Individual Tax Returns: FAQ and Guidance for the 2019 Filing Timeline

This week we are excited to invite High Water Women Volunteer Eric L. Scheer, CPA, to provide some clarity around this year’s individual tax return filing process.

Eric L. Scheer, CPA is a sole practitioner specializing in tax planning and compliance for high net worth individuals and senior corporate executives, many who are in the financial services industry. Eric’s prior experience includes the Private Client Advisors group at Deloitte and Touche and the Personal Financial Counseling group at Ernst & Young. Eric holds a Bachelor of Science in Business Administration (BSBA) degree, with a concentration in accounting, from Boston University. He can be reached at ericlscheercpa@earthlink.net if you have any follow-up questions!

 

The usual April 15 tax deadline has been changed to July 15 for 2019 individual tax returns which are filed in 2020.

What does that mean?

Individual tax returns are filed based on calendar years. Generally, if a tax return is required, it is due to be filed by April 15 of the following year. 2019 tax returns were due by April 15, 2020 and many people filed by then. However, because of the current public health situation, the federal government changed the due date to July 15 (for 2019 returns only). Most states, including New York, followed and changed their state tax return due dates to to July 15, to agree with the federal change.

(Most people who file tax returns need to file both a federal and a state tax return. For 2019, a single personal under age 65 who is not a dependent of another must file a tax return if their gross income was at least $12,200. There may be additional special situations where one would want to file a tax return even if their income was below this level. Also, a single person with a child may be considered a Head of Household, and be subject to different filing requirements as would married people and Qualifying Widow(er)s. The filing requirements can be found here, https://www.irs.gov/pub/irs-pdf/i1040gi.pdf, on pages 8-11.)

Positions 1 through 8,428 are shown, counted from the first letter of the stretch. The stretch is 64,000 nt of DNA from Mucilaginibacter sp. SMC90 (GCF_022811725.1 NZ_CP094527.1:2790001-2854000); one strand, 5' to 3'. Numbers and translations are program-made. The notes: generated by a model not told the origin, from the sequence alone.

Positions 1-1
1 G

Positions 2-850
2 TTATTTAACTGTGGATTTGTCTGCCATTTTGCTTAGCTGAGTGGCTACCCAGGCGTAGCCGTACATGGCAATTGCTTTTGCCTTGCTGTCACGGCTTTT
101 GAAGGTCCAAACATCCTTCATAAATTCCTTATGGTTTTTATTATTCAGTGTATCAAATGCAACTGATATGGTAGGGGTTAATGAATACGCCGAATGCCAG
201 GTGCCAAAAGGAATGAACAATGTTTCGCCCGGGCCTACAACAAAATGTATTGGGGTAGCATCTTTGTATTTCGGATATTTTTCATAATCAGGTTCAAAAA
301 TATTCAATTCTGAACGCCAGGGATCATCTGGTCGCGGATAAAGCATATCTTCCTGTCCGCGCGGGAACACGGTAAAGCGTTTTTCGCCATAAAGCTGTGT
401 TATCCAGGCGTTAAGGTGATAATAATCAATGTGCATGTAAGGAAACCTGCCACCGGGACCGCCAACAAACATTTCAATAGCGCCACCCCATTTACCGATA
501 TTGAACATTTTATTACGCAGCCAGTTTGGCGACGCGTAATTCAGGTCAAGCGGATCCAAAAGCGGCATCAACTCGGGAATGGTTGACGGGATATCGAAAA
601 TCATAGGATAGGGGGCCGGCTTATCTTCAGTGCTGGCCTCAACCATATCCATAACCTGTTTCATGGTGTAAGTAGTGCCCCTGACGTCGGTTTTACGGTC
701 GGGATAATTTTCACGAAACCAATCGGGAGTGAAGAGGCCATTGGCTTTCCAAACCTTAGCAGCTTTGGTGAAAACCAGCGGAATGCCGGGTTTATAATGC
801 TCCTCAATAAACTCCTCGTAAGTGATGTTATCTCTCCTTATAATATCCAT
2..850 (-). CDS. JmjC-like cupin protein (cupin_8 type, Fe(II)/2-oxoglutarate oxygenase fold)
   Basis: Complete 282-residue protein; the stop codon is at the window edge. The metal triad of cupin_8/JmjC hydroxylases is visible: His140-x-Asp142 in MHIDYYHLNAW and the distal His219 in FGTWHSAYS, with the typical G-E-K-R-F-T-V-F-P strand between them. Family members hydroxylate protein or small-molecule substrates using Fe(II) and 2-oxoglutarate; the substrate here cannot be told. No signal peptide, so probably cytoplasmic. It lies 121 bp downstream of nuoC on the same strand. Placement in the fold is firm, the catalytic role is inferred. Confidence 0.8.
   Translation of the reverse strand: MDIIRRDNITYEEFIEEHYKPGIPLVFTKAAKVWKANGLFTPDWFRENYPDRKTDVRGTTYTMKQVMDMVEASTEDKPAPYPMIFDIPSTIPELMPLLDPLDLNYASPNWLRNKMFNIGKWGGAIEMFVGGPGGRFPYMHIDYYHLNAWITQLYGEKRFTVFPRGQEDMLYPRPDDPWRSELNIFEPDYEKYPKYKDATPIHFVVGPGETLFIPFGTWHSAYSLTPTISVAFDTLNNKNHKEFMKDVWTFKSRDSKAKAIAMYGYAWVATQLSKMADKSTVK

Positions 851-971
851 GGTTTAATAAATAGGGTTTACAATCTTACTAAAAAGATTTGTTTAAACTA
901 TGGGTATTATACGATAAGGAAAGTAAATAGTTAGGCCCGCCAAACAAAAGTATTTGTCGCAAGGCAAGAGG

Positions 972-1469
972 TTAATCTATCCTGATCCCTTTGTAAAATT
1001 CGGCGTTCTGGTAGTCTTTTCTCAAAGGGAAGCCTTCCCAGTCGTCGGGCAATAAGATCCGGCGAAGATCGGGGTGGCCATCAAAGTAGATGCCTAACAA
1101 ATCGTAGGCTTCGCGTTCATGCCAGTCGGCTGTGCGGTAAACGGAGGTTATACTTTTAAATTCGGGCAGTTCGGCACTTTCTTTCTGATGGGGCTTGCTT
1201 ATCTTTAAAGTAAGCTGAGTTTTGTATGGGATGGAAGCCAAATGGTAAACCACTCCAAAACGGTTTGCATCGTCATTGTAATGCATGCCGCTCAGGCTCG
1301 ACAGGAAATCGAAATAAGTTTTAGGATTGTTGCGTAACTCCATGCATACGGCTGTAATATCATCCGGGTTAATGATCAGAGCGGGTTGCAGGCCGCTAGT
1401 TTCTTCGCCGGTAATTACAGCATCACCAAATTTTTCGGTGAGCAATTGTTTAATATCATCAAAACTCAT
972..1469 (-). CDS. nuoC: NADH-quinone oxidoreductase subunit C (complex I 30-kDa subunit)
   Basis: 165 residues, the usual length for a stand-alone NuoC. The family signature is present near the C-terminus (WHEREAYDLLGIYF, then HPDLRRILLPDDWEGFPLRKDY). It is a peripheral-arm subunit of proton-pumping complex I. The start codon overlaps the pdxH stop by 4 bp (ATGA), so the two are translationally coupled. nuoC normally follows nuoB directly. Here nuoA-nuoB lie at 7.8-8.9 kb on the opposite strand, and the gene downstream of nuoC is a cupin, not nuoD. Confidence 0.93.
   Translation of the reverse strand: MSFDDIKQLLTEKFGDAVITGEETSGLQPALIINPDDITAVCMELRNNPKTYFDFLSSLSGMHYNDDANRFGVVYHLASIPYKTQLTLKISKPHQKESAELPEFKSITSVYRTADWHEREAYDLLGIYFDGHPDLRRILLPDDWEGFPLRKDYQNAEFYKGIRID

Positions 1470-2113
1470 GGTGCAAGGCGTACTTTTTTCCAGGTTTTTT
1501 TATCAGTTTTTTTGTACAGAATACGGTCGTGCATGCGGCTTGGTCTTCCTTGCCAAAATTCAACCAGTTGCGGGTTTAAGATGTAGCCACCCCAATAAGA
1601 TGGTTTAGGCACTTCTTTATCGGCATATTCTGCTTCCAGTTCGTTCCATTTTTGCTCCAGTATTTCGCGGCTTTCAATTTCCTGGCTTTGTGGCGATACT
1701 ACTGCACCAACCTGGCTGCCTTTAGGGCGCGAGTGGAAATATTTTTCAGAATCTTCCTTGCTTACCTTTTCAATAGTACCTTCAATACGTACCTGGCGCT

OK, so what does this mean to me?

Well, it’s already May as I write this, and many people I know have not been able to think about filing tax returns. They missed that April 15 deadline. You may have too. But no worries. For this year, April 15 no longer matters. The due date is now July 15. If you file your 2019 tax return by July 15 it will be filed on time. You will not be charged additional tax, interest or penalties.

This also applies to any tax payments due with a tax return. While most people get tax refunds, many others have to make payments when they file their tax returns. If they do not pay by the tax return due date, they are likely to be charged extra, in the form of interest and/or penalties. For 2019 tax payments due, no additional charges will be made if the payment is made by July 15.

 

Ok, so I should wait until July to file my taxes, right?